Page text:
She attributed these to people dealing with their own imminent deaths. The popular media seized on these stages and attributed them to people grieving the death of a loved one. This is not what she had intended.
Eventually, the stages were debunked as not necessarily uniformly, nor sequentially, felt by most people. After my husband’s son died, we went to one of her workshops when she lived in Escondido. It was helpful in as much as we were surrounded by others who were equally grieving the loss of a loved one. These were children having lost a parent, parents having lost a child, spouses mourning the loss of a mate and even someone bereft after the loss of a dog who had been a constant companion. Neither my husband nor I went through these so-called stages, although some people felt helped by being able to put a name to their feelings.
Three years ago, I lost my husband and again went from unbearable pain to eventual peace without the interim stages, and now another death propels me to rethink whether there are, indeed, stages to go through. I just lost my son after a long illness and in trying to understand the processes I am going through, I came up with the following. This may or may not help others, I did no research to find out whether these are also familiar to other mourners.
Since these are not necessarily sequential, I call them “emotional states,” rather that “stages.”
The first I call the “zombie” state. It was days of numbness, of feeling nothing, of living in some kind of fog, going through the motions like an automaton. Nothing seemed real. From there, I went on to “free-floating anxiety,” a kind of pervasive feeling that something awful was about to happen (when in fact it had already happened), an anxiousness not related to anything in particular, just this unpleasant feeling in the pit of my stomach.
Next was “the meltdown,” when tears were hovering just below the eyelids, ready to spill at any trigger or at nothing in particular. Crying made me feel drained. It did not help. Where I am now is “get out of your own head by doing something for someone else.” I had to give a speech I had committed to some months ago, and even though I considered canceling, I went. It was not one of my best addresses, but I got through it, and it turned out to be therapeutic.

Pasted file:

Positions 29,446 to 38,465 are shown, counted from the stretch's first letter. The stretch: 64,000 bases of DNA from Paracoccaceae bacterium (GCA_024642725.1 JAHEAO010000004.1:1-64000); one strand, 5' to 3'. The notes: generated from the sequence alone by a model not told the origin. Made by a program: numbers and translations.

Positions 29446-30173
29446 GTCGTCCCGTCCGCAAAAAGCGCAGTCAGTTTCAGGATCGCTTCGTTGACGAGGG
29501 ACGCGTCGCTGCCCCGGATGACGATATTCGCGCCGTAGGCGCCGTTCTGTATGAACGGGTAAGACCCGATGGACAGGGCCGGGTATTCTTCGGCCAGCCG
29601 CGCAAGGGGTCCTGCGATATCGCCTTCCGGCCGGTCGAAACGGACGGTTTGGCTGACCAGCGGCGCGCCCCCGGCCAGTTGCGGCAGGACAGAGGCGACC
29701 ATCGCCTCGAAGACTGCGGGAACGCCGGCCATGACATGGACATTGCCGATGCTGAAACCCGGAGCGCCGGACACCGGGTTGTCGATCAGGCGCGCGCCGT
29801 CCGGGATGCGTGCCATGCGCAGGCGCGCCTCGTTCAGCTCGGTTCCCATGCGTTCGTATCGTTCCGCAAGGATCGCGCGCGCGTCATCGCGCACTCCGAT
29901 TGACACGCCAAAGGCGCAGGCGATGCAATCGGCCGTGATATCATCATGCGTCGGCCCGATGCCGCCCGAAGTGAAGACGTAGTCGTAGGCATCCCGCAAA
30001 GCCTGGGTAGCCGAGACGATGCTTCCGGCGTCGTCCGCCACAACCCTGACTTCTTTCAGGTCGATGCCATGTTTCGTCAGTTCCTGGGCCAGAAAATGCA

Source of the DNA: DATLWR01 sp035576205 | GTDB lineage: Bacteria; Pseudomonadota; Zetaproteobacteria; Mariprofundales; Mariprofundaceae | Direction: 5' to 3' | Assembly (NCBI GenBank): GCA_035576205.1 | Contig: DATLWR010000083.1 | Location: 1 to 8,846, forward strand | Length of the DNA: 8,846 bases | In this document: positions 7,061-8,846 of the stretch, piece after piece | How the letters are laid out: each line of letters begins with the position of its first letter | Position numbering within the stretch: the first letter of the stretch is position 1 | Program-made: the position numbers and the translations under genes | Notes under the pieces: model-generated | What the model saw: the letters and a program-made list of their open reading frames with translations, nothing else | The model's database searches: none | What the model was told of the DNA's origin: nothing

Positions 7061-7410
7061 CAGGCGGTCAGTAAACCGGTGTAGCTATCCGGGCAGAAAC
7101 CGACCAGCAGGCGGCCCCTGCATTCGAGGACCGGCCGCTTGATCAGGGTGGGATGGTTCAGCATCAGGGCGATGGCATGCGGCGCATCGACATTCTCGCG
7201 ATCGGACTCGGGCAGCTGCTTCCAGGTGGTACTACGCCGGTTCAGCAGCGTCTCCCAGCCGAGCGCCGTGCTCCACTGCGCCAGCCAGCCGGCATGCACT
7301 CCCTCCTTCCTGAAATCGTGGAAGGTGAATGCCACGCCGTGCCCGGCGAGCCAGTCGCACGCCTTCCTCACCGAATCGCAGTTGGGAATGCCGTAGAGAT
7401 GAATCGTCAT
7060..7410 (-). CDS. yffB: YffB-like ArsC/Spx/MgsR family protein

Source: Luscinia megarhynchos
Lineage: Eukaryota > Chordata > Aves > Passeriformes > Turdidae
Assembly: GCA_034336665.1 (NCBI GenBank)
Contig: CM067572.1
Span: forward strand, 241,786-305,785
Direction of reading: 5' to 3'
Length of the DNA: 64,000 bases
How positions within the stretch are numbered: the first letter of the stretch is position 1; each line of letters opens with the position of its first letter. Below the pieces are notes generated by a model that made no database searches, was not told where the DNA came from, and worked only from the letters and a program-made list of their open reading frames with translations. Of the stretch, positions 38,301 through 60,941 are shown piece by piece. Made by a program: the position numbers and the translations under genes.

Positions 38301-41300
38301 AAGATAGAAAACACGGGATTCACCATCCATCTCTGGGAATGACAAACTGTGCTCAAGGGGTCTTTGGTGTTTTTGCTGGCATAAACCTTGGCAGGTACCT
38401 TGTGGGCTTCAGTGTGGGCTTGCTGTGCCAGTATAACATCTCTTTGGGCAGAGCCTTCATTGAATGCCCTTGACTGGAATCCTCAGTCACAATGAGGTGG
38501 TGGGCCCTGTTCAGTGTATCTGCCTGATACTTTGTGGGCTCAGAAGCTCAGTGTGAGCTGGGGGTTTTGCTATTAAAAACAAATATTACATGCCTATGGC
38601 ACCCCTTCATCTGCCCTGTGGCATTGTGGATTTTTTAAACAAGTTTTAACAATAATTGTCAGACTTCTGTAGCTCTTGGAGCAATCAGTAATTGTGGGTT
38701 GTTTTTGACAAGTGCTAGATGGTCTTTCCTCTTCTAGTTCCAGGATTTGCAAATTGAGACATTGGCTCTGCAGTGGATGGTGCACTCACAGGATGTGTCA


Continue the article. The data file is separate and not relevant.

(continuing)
One should expect the recurrences of the fluctuating emotional states in bits and pieces. So, today, I am a bit of a zombie while still functioning more-or-less normally. Tomorrow, I may feel anxious when I wake up or shed a tear during breakfast, but whatever happens, naming the states somehow makes me feel like I have, if not some control, at least some understanding and I will not get caught off-guard by the reaction.
“Oh,” I will say to myself as a sob starts somewhere in my throat, “I am in my meltdown state, and it too will pass.”
I really don’t know whether this is helpful to anyone else. Everyone grieves differently. There are no rules, no better or worse ways of dealing with death. We all experience losses, some more damaging than others. Loss of a job can be devastating. The loss of a pet, loss of a home, even the loss of a beloved object can trigger sadness. But, of course, loss of a person who was part of one’s life is the hardest to come to terms with. The literature speaks of “complicated grieving.” This term refers to obsessive grieving beyond one year, at which point it is suggested that one should seek help.
One grieves differently if a loved one dies suddenly or after a long illness. One grieves differently depending on the relationship. One grieves differently for a parent, spouse, child or best friend. Everyone grieves differently with some of these emotional states lasting weeks, others lasting hours, some never felt and others I can’t imagine. We need to have compassion and tolerance toward ourselves as we go through unpredictable emotional states. Healing begins when the loved person is less constantly in your head and starts resting more peacefully in your heart.
I like the Buddhist saying:
When someone you love dies,
the main difference is
that he is no longer
outside of you,
he is inside
— Natasha Josefowitz taught the first course in the U.S. on women in management and is the author of 19 books. She lives at White Sands La Jolla.